USC Intern Blog Post: Kaitlyn
Kaitlyn, one of ADH’s interns from USC this summer, wrote the following blog post for the USC’s Chan Division of Occupational Science and Occupational Therapy website. Click here to see the entire article and hear more about Kaitlyn’s OT journey!
Author: Kaitlyn Cruz
September 6, 2017
Hawaii, dogs, and OT… If this sounds like the ultimate dream trifecta of a Level II Fieldwork then let me be the one to tell you that it is actually real (because I lived it!). This past summer, I am grateful to say that I spent 3 months in Maui with Assistance Dogs of Hawaii for my first Level II Fieldwork experience.
This journey began in March of 2017, when I first underwent an application and interview process. By the end of that month, I began to mentally prepare myself for what would be a life-changing, temporary move across the Pacific Ocean to work with one the most inspiring non-profit organizations!
Assistance Dogs of Hawaii, founded by Mo and Will Maurer, is a fully accredited, 501(c)3 non-profit organization that provides people with physical disabilities specially trained dogs to help them live more independent lives. I was lucky enough to work under the supervision of my clinical instructor, Dr. Cate Dorr, who is a certified dog trainer and occupational therapist. Between Assistance Dogs of Hawaii and working alongside Dr. Cate Dorr, I knew that it was going to be a summer full of growing and learning.
In the 3 months that I was in Maui, I was exposed to a multitude of experiences and learning opportunities. Just to name a few, I learned how to care for and train service dogs (my preview to motherhood), participated in Team Training Camp where I learned the skills of a hospital facility dog handler, conducted therapy visits, created and implemented a week-long camp dedicated to children with limited mobility called Camp Bow Wow (which was featured in Maui News!), and of course, worked with patients of all ages and diagnoses implementing occupational therapy and Canine-Facilitated Interventions (a term coined by Dr. Dorr herself!).
Towards the end of the summer, we were even provided with the opportunity to visit foundations and hospitals such as Kapiolani, Queen’s, and Shriners, all of which are located on Oahu with our (at the time) 10-week old puppies! During that same trip to Oahu, we also met with Catia Garrell, one of the founders for Thrive for Life (and an USC OT grad!) to see a home modification project in progress. At the site, we got to see how accessible home modifications are made through an OT lens, which is just another piece of evidence that since the OT scope is so broad and we should never be scared to think outside of the box!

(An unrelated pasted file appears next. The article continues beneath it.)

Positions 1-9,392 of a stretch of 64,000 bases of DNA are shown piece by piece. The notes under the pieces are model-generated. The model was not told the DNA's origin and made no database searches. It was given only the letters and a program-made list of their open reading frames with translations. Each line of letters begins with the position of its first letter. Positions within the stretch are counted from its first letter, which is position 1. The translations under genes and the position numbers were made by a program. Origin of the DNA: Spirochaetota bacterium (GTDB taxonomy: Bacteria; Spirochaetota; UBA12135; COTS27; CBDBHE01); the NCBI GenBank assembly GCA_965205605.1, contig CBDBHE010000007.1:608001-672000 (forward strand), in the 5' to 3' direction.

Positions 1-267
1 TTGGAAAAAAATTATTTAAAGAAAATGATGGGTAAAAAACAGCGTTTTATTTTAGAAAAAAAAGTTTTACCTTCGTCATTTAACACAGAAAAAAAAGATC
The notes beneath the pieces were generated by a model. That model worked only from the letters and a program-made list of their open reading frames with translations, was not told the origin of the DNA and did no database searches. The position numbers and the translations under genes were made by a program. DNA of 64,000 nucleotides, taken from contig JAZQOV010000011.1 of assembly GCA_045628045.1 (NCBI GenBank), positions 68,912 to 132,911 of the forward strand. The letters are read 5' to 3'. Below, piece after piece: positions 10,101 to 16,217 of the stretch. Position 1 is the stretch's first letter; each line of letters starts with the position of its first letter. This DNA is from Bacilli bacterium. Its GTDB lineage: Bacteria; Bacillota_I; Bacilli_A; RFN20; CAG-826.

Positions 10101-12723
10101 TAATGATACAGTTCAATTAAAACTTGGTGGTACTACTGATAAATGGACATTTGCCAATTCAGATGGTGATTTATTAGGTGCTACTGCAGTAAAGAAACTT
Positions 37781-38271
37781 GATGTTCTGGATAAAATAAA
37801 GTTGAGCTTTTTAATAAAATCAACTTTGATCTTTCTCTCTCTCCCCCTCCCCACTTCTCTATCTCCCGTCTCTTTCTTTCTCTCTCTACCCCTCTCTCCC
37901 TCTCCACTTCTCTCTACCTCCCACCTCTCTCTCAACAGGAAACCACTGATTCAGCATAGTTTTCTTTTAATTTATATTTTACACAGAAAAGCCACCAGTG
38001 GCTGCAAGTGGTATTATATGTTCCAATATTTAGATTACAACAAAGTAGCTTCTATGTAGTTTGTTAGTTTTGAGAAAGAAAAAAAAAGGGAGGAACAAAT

When I wasn’t working or with the dogs, I explored the island and really immersed myself in the beauty of Hawaii (and became really tan while doing so).
Out of all the amazing things that I got to do while I was in Hawaii, I will say that working with patients alongside my four-legged friends proved to be something that has profoundly changed my heart. For example, one of my patients broke dog treats in order to improve strength in his hands post incomplete C5-C6 spinal cord injury and another patient with spina bifida took steps alongside one of our service dogs in training to help him engage in tabletop ambulatory level activities. Seeing the motivation and intrinsic desire to do better in therapy sessions with the presence of dogs really opened my eyes to how beneficial and essential this emerging practice is to the profession of occupational therapy.
All in all, I have learned so much about dogs, occupational therapy, Canine-Facilitated Interventions, people, and myself from this Level II Fieldwork experience. Here are a few:
1. Be open to every Level II Fieldwork placement possibility. Prior to receiving an offer from Assistance Dogs of Hawaii, I was looking into rehabilitation hospitals and clinics across the country, ranging from places like Nebraska to the Bay Area to New York. I knew that I wanted to expose myself to the best learning experience while being in OT school and for me that meant opening my mind to every option out there. While those did not necessarily work out for me at first, the opportunity with Assistance Dogs of Hawaii followed soon thereafter. When one door closes, it just means that there is a better door waiting for you.
2. Allow yourself to make mistakes and learn from them. I am so far from perfect and I know it. The beauty of being a fieldwork student is that it is okay to make mistakes… so long as you learn from them and have a positive attitude about it! Your clinical instructor is there to teach and support you through these learning curves, so don’t be too hard on yourself when you don’t know everything.
3. As much as you teach your patients, let your patients teach you too. I met the most inspiring individuals during my time in Hawaii and I can confidently say that I am a changed person because of them. My patients, my patients’ families and friends, and the people of Hawaii have taught me the true definitions of what it means to be resilient, compassionate, and happy. Despite any hardships they were facing during that time, they always managed to have a huge smile accompanied by a huge heart.
I’d like to end this post with one of my favorite quotes from a patient that I worked with that had ALS. During our last session together, she told me, “Kaitlyn, sometimes life will not treat you kindly. When this happens—because it will—just be strong and be kind back regardless. You will be doing amazing work as an OT, and you will change so many lives whether you know it or not.”
Mahalo Mo and Will Maurer, Dr. Cate Dorr, USC, Assistance Dogs of Hawaii, and the beautiful islands of Hawaii for the adventure of a lifetime.